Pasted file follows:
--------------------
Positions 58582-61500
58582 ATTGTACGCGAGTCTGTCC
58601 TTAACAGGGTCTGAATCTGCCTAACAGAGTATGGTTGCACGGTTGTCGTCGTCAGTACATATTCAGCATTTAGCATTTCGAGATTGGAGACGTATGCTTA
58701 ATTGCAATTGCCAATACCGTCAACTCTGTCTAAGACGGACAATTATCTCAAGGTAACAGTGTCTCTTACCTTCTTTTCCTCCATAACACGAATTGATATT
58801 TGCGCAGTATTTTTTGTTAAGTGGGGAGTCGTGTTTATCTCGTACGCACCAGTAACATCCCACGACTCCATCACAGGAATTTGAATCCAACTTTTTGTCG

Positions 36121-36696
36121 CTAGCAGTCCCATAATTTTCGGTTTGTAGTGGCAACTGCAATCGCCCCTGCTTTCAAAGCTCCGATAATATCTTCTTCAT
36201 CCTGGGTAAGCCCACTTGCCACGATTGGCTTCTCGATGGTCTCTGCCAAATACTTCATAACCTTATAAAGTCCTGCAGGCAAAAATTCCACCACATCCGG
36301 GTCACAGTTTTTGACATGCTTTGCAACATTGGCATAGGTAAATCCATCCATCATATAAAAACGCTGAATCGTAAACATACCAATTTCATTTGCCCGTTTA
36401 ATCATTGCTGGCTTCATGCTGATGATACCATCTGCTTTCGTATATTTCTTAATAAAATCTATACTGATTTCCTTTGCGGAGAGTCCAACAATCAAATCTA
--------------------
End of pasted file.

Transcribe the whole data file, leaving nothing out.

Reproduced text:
Positions 58582-61500
58582 ATTGTACGCGAGTCTGTCC
58601 TTAACAGGGTCTGAATCTGCCTAACAGAGTATGGTTGCACGGTTGTCGTCGTCAGTACATATTCAGCATTTAGCATTTCGAGATTGGAGACGTATGCTTA
58701 ATTGCAATTGCCAATACCGTCAACTCTGTCTAAGACGGACAATTATCTCAAGGTAACAGTGTCTCTTACCTTCTTTTCCTCCATAACACGAATTGATATT
58801 TGCGCAGTATTTTTTGTTAAGTGGGGAGTCGTGTTTATCTCGTACGCACCAGTAACATCCCACGACTCCATCACAGGAATTTGAATCCAACTTTTTGTCG

Positions 36121-36696
36121 CTAGCAGTCCCATAATTTTCGGTTTGTAGTGGCAACTGCAATCGCCCCTGCTTTCAAAGCTCCGATAATATCTTCTTCAT
36201 CCTGGGTAAGCCCACTTGCCACGATTGGCTTCTCGATGGTCTCTGCCAAATACTTCATAACCTTATAAAGTCCTGCAGGCAAAAATTCCACCACATCCGG
36301 GTCACAGTTTTTGACATGCTTTGCAACATTGGCATAGGTAAATCCATCCATCATATAAAAACGCTGAATCGTAAACATACCAATTTCATTTGCCCGTTTA
36401 ATCATTGCTGGCTTCATGCTGATGATACCATCTGCTTTCGTATATTTCTTAATAAAATCTATACTGATTTCCTTTGCGGAGAGTCCAACAATCAAATCTA